FORT WORTH, Texas — Dr. Angelica Ramsey said she's excited about starting her new job at Fort Worth ISD and moving her family to Fort Worth, and about working with parents and teachers as they continue to prioritize student achievement.
Ramsey talked candidly about her life and starting the toughest job ever as an educator.
Fort Worth ISD Trustees selected Ramsey as the new superintendent. She will replace Dr. Kent Scribner who is leaving the district after a 7-year run.
Ramsey's road to becoming an education leader is impressive. Her background is not that different from many of the children she oversees as a superintendent. She's currently the top leader of the Midland Independent School District. It's much smaller in size compared to Fort Worth, but has much of the same characteristics and needs when it comes to reaching students academically, socially, and educationally.
"I was a free, reduced lunch kid," said Dr. Angelica Ramsey, 'The strengths that they wanted in their next superintendent. And I really felt that it was a good match."
Ramsey grew up with strong family ties. Her parents served as examples of making ends meet despite financial challenges. After marrying young, her husband supported her in pursuing a career in education.
Since voicing her goal to help students reach their potential, Ramsey has gotten the attention of many leaders in Cowtown.
Ken Kuhl serves as President of the Fort Worth Parent Teacher Association. He is one of the most engaged parents you will find in North Texas. That's one of the reasons he has no hesitation holding educators accountable.
"Parent involvement is really key to kids' success in schools," said Ken Kuhl.
Kuhl said he is anxious to meet Ramsey. But his biggest reason is his 9-year-old daughter who is a Fort Worth elementary school student. It's no surprise when his daughter runs into him in the hallway at school that they have a unique father-daughter relationship, which involves him being engaged not only via PTA but also as a volunteer dad at the school.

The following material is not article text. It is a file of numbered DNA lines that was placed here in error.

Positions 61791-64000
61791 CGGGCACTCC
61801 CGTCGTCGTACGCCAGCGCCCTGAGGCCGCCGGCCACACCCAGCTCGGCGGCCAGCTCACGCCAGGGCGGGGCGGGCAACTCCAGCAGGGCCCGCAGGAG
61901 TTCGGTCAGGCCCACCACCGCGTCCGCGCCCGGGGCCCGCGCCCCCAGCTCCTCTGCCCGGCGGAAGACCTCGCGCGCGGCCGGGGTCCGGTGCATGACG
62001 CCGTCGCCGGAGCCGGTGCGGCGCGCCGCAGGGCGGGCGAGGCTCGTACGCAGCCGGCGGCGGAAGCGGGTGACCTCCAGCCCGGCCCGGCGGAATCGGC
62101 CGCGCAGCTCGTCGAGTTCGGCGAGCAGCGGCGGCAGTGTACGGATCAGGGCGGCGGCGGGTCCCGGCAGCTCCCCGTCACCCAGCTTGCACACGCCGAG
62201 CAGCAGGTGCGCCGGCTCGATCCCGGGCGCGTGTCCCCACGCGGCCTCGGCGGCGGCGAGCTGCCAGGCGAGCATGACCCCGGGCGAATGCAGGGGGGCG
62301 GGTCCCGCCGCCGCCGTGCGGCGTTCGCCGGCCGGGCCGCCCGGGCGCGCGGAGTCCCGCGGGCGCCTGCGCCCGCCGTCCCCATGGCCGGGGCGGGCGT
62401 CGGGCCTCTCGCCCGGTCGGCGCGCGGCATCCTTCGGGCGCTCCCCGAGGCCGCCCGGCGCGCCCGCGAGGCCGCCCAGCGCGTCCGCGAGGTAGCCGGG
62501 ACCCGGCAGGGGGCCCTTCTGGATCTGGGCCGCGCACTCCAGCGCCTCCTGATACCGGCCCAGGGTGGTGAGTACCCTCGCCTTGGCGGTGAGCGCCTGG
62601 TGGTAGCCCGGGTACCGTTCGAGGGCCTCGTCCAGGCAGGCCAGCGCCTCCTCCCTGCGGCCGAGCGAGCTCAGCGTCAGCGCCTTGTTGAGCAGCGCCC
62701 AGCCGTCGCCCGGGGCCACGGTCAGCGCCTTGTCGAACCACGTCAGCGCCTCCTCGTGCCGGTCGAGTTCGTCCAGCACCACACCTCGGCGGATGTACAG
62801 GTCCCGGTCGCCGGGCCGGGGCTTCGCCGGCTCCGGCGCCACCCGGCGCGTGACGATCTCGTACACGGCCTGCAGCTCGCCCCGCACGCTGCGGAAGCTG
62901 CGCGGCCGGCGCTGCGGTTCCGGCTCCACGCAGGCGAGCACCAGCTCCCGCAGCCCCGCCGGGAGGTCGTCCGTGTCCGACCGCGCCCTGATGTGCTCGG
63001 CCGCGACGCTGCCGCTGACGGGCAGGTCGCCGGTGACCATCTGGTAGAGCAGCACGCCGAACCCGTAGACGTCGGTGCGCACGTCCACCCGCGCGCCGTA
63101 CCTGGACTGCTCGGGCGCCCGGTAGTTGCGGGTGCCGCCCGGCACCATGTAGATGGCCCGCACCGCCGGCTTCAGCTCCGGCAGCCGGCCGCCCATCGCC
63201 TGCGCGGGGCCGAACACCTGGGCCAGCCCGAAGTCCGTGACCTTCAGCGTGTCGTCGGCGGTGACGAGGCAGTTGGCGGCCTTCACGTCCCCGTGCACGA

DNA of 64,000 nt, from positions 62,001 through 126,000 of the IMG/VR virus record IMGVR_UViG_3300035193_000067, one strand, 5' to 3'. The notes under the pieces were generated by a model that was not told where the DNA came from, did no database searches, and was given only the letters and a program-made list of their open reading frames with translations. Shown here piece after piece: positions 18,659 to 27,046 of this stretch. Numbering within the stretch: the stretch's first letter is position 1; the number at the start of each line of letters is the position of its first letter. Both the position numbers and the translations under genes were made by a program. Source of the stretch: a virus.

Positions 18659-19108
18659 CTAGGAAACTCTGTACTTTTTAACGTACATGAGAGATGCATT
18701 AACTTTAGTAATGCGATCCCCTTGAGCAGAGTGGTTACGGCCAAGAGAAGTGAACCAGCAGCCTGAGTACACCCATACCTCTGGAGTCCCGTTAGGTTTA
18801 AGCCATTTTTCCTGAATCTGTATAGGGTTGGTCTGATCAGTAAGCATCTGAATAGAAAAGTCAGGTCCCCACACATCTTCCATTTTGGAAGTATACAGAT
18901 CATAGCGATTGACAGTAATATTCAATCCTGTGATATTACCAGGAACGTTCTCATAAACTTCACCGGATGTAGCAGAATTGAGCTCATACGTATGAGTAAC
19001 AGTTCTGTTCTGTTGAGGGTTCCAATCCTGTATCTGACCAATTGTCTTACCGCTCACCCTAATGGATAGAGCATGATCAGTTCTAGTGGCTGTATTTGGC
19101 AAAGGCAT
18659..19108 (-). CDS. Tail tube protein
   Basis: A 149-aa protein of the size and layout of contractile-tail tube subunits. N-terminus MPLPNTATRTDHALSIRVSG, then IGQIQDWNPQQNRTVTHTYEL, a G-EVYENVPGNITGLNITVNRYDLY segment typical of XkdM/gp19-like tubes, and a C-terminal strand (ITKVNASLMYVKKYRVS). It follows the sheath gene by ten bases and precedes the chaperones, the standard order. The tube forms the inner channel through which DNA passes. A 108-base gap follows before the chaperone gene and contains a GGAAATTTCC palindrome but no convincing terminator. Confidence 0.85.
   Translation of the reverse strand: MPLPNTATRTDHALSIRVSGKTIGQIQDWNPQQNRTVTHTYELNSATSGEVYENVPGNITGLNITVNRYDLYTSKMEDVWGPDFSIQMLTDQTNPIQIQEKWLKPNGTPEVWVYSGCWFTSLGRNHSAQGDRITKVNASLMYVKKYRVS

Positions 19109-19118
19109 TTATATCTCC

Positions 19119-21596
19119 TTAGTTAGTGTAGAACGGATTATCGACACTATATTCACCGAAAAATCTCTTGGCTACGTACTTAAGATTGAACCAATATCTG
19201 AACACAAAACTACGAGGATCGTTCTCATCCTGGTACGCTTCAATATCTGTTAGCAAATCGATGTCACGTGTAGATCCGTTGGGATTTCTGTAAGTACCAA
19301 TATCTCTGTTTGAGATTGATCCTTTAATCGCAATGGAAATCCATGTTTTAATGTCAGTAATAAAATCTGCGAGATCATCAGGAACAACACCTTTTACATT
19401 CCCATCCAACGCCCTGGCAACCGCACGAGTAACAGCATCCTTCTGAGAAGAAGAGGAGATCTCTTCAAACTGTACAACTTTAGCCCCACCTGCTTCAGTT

"I understand that not every parent can be as involved as I am," said Ken Kuhl, "I'm able to speak to new parents as they come in and tell them just what a huge voice they have in their kids' lives."
Kuhl has decided to trust the FWISD School Board's choice for the superintendent and will require accountability. As PTA president he will work to make sure the board listens to parents and teachers.
As expected, the school board's hire comes with support and nay-sayers. The board came under fire by people who signed up for public comment during their Aug. 30 school board meeting. The board heard from people for Ramsey and those opposed to selection results.
Holly Plemmons said, "The results came in and we do not want it."
Pastor Charlie Johnson said, "Something doesn't have to be perfect in order to be good."
"Well, there are always nay-sayers," said Ken Kuhl.
As the Fort Worth PTA leader, Kuhl believes Ramsey has students like his daughter at heart. He plans to meet with her shortly after her first day on the job. Her appointment is also history-making. Ramsey is the first permanent Latin-American superintendent in Fort Worth.
Dr. Ramsey has said she hopes to have an immediate impact by meeting and engaging with parents, teachers and other community stakeholders looking to improve the school district and the success of all students.
"I'm unapologetic about my Quest to ensure that every child In the school district receives a world-class education," said Ramsey.
Fort Worth ISD has 146 schools serving 76,858 students. Ramsey has already committed to visiting as many campuses as possible. She is also huge on community partnerships that help advance the learning and continued education of students so they can be successful.